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Divorce, retirement and QDROs

On Behalf of | Feb 6, 2017 | Divorce, Family Law

Dissolving a marriage is never an easy or simple process. Because of this, divorces tend to demand immediate attention, which can make it hard to find the time to thoroughly consider the impact it could have on your future. However, some planning now could make life significantly easier down the road.

As couples create a life together, they tend to share many things. Their finances are usually one of those things, but like many things in a divorce, any shared resources are generally divided. If you are going through a divorce or planning on going through one, it will be worth the time to find out if a QDRO is right for your situation.

What is a QDRO?

Over the course of a marriage, couples generally amass assets and retirement plans often represent a large portion of those assets. If a couple decides to divorce, the normal course of action is to divide their assets between the two of them. Retirement and pension plans, however, generally only pay out to the sole owner of the plan. This is where Qualified Domestic Relations Orders (QDROs) become important.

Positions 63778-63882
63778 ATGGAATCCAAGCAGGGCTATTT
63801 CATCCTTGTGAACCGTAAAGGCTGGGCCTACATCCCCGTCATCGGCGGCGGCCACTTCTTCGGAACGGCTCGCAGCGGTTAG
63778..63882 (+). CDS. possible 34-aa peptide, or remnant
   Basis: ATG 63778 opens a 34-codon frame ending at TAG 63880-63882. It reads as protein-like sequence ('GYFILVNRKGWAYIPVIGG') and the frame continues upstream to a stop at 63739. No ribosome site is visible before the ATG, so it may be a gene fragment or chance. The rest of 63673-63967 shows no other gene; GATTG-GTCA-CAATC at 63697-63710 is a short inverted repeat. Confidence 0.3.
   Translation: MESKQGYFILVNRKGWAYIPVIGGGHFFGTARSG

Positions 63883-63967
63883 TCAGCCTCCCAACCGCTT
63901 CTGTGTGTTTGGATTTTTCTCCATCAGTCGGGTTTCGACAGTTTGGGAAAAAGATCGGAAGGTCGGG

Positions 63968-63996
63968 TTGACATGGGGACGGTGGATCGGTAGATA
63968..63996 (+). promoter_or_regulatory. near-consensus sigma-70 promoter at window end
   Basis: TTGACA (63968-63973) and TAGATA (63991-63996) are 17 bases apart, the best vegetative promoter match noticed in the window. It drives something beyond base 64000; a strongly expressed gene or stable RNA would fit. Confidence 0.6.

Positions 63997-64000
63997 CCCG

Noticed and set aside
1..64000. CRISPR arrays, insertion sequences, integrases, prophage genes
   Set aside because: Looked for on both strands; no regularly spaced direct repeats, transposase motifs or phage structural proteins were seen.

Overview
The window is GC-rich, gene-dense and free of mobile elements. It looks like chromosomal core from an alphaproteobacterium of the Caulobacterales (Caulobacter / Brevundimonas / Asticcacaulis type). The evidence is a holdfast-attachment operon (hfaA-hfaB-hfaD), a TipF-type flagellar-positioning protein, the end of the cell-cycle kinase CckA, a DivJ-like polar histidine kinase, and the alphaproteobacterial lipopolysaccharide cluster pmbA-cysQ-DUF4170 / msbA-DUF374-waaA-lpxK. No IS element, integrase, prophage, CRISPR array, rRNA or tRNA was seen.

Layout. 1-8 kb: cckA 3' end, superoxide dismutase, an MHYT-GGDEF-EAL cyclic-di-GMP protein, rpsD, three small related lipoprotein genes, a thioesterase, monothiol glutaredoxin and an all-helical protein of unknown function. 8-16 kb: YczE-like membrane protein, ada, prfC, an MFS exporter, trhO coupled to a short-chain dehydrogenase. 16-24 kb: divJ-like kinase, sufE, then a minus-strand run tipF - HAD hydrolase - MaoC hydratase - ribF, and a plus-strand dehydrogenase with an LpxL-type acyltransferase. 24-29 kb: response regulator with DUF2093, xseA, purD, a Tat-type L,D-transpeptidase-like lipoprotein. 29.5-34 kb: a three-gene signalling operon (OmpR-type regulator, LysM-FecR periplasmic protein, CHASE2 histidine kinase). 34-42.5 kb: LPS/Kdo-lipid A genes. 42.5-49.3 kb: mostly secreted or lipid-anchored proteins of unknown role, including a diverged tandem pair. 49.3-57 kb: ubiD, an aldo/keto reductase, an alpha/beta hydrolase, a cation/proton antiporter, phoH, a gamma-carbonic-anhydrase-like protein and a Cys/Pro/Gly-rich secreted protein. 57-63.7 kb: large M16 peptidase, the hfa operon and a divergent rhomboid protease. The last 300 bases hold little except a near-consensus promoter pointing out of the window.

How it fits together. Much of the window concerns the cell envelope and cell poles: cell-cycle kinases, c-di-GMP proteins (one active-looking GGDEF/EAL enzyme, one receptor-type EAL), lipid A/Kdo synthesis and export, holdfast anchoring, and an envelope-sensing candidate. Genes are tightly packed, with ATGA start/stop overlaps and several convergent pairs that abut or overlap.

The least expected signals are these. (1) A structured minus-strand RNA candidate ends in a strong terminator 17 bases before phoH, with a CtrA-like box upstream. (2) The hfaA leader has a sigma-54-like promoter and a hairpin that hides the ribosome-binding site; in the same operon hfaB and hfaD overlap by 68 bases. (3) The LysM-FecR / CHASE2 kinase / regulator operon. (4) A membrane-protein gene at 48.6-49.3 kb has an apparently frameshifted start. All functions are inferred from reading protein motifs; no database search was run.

A QDRO is a judicial order that divides one spouse’s retirement or pension plan between them and their current spouse, their former spouse or a dependant. This order means that the spouse’s retirement plan can be divided just like the rest of the couple’s assets.

It should be noted that QDROs can only be applied to retirement or pension plans that fall under the Employee Retirement Income Security Act (ERISA). ERISA is a federal law that sets the minimum standards for most private health care and pension plans. If the plan does fall under ERISA though, a QDRO may be a viable option.

How do you get one?

The US Department of Labor has some resources that go into detail regarding the specifics of QDROs and the application process for them, but it must have certain pieces of information before the application can be considered valid. This necessary information includes,

· The names and addresses of the plan owner and any payees

· The names and information of all plans applied to the QDRO

· The percentage of benefits that will be given to every payee

· The actual payment information (number of payments, payment schedules, etc)

Due to the amount of information these orders require, the process can become very complex very quickly. As such, it is highly recommended that you seek out the services of an experienced legal professional who specializes in this area.

They will be able to use their expertise to make sure that a QDRO is right for your situation and, if it is, that it is set up in a way that will be most beneficial for your interests.